Madrid is the capital of Spain and the autonomous community Madrid. With a population of about seven million people, the city is the third biggest European metropolis and the greatest one in southern Europe. The Spanish capital accommodates the country's geographical, political and cultural centre and the seat of the Spanish government. Located in the middle of the plateau Meseta at 667 metres above sea level, Madrid is the highest situated capital of the EU. The climate is continental with hot summers and cold winters.
People who think that the Spanish capital lacks green spaces have never heard of the Park Retiro with its magical rose garden Rosaleda del Retiro, the Casa de Campo - Madrid's greatest park and former hunting ground - or the Parque del Oeste with its Egyptian temples. The Retiro Park in the middle of the city is the number one retreat ("retiro" means "retreat") with its 1.4 km² area of land and the wonderful artificial lake (Estanque del Retiro). A true sight in the park is the Palacio de Cristal, a crystal palace from 1887, which was modelled on the Crystal Palace in London. The Retiro Park regularly hosts concerts, festivals and events, which enrich the cultural life of the European metropolis. Madrid has about 40 parks altogether on an area of 33 km².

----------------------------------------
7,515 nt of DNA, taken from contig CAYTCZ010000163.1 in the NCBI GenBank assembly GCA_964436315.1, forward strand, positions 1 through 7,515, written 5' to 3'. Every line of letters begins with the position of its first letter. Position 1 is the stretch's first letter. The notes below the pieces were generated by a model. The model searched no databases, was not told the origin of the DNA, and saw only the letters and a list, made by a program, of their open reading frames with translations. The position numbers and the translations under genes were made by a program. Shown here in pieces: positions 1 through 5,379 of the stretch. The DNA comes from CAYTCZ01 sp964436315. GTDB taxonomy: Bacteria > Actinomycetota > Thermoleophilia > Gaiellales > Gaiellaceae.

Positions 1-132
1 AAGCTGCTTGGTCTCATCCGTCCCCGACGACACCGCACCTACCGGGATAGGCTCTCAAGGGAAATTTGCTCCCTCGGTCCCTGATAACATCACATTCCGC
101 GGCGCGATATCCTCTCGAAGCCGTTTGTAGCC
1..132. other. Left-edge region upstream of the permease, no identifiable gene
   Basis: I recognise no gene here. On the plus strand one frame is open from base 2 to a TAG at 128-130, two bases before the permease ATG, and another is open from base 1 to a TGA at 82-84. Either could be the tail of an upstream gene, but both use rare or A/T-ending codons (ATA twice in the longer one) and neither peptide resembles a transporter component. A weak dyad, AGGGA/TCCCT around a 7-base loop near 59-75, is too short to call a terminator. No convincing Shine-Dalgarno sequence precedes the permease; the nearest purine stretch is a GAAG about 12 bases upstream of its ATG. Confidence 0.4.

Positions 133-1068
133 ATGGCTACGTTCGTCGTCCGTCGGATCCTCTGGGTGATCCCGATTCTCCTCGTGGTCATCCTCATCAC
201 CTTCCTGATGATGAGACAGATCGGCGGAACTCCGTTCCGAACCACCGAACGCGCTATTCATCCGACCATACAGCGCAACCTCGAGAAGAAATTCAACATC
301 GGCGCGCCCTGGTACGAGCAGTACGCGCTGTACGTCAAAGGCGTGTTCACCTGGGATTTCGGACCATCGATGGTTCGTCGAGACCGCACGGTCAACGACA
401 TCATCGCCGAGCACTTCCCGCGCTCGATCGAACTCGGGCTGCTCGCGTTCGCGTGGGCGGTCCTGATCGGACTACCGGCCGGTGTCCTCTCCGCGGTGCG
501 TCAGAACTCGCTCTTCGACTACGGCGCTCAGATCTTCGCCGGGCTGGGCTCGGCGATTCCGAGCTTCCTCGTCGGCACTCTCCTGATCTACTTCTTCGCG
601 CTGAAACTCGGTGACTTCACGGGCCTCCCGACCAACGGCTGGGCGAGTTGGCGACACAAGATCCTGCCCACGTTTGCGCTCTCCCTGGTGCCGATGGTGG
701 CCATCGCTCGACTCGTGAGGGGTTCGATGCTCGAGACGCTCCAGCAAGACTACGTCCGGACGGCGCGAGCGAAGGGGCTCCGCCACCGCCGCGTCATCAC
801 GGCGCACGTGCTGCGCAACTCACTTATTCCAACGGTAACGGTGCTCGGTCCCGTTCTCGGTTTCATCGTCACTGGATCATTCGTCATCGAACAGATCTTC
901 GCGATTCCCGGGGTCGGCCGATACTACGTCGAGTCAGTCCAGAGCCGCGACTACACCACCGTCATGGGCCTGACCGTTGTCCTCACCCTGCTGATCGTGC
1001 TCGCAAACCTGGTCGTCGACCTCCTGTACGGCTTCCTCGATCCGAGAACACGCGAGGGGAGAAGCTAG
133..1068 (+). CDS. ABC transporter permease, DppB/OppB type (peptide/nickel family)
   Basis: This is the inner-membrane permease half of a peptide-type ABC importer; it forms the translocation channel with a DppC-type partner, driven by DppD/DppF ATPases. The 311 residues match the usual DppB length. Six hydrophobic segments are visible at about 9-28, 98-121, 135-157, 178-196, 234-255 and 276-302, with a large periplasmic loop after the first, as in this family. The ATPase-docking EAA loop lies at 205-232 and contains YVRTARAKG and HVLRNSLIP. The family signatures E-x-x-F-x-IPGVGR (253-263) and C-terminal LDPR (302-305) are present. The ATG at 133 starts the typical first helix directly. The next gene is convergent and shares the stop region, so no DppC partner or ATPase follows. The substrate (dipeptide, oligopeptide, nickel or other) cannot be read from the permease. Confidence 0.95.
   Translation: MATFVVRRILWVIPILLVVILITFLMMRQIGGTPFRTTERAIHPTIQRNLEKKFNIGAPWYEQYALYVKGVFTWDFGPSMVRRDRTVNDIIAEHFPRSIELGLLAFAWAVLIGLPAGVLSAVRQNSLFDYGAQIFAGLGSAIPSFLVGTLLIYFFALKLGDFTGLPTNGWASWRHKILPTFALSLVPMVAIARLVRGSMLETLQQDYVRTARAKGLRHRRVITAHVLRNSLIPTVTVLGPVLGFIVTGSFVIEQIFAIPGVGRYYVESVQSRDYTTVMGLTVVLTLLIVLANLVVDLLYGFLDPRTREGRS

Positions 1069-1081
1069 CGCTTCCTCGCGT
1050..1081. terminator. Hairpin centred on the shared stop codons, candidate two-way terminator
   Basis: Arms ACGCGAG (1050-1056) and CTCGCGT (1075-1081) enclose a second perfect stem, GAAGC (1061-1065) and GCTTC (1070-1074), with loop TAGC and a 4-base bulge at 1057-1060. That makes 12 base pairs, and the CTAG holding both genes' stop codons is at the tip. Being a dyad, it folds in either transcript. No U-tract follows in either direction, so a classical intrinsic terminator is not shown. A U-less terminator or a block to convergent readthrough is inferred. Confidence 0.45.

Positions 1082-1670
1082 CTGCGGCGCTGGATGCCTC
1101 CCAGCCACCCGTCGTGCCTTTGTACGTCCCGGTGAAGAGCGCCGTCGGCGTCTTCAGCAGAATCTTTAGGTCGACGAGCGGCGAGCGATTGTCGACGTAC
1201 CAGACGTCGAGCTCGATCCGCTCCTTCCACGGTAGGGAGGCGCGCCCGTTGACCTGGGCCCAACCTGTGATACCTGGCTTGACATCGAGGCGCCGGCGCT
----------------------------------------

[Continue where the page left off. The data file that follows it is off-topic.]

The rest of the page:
Madrid has been the capital and centre of Spain since 1561. When Philip II transferred his royal court from Valladolid to Madrid, the region around Alcázar, which was erected by Muhammed I of Córdoba and completed in 886, quickly achieved true greatness. The city is a traditional, modern and cultural centre to the present day, which was honoured with the award of European Capital of Culture in 1992. The metropolis' inhabitants refer to themselves as Madrileños (Madrilenians) and are very sociable, friendly and open. Many of them do not originally come from the capital but moved here at some point in their lives. The city is characterised by a mix of regional and international cultures, which is why it is not difficult for visitors and newcomers to feel welcome and accepted. Madrid offer countless cultural sights, museums and art collections. Regarding the latter, Madrid is the uncontested number one in Spain. No other city on the Iberian Peninsula displays so many works of art by Spanish and European artists (e.g. El Greco, Tiziano, Rubens, Velázquez, Goya, Dalí, Miró, Picasso). You can marvel at the works of these great painters on the Paseo del Arte, which accommodates the Museo del Prado - one of the world's greatest and most important art museums - the Museo Reina Sofía and the Museo Thyssen-Bornemisza. Other cultural and impressive sights are the Palacio Real, the Royal Palace, the Plaza Mayor, Atocha railway station, the Plaza de Toros and the Plaza España, where the two main streets Gran Vía and Calle de Princesa meet. Another special sight is the Puerta del Sol, which is the city's centre and a popular meeting, starting and reference point. There you see the Madrid's monument and landmark El Oso y el Madroño ("the bear and the strawberry tree"). This image can be found all over the European metropolis: on manhole covers, lanterns, advertising columns, heads of letters, bin lorries or taxis. But where does it come from? This question is not easily answered as there are several assumptions about the bear at the strawberry tree. One of them is that the bear symbolises the unity of clergy and aristocracy. Another refers to the constellation of Ursa Major, which presents Madrid as the former centre of science and astronomy. The strawberry tree, which is not actually a strawberry tree but a plant of the heath family with red fruit, could have become part of the city's coat of arms because of its Spanish name (madroño).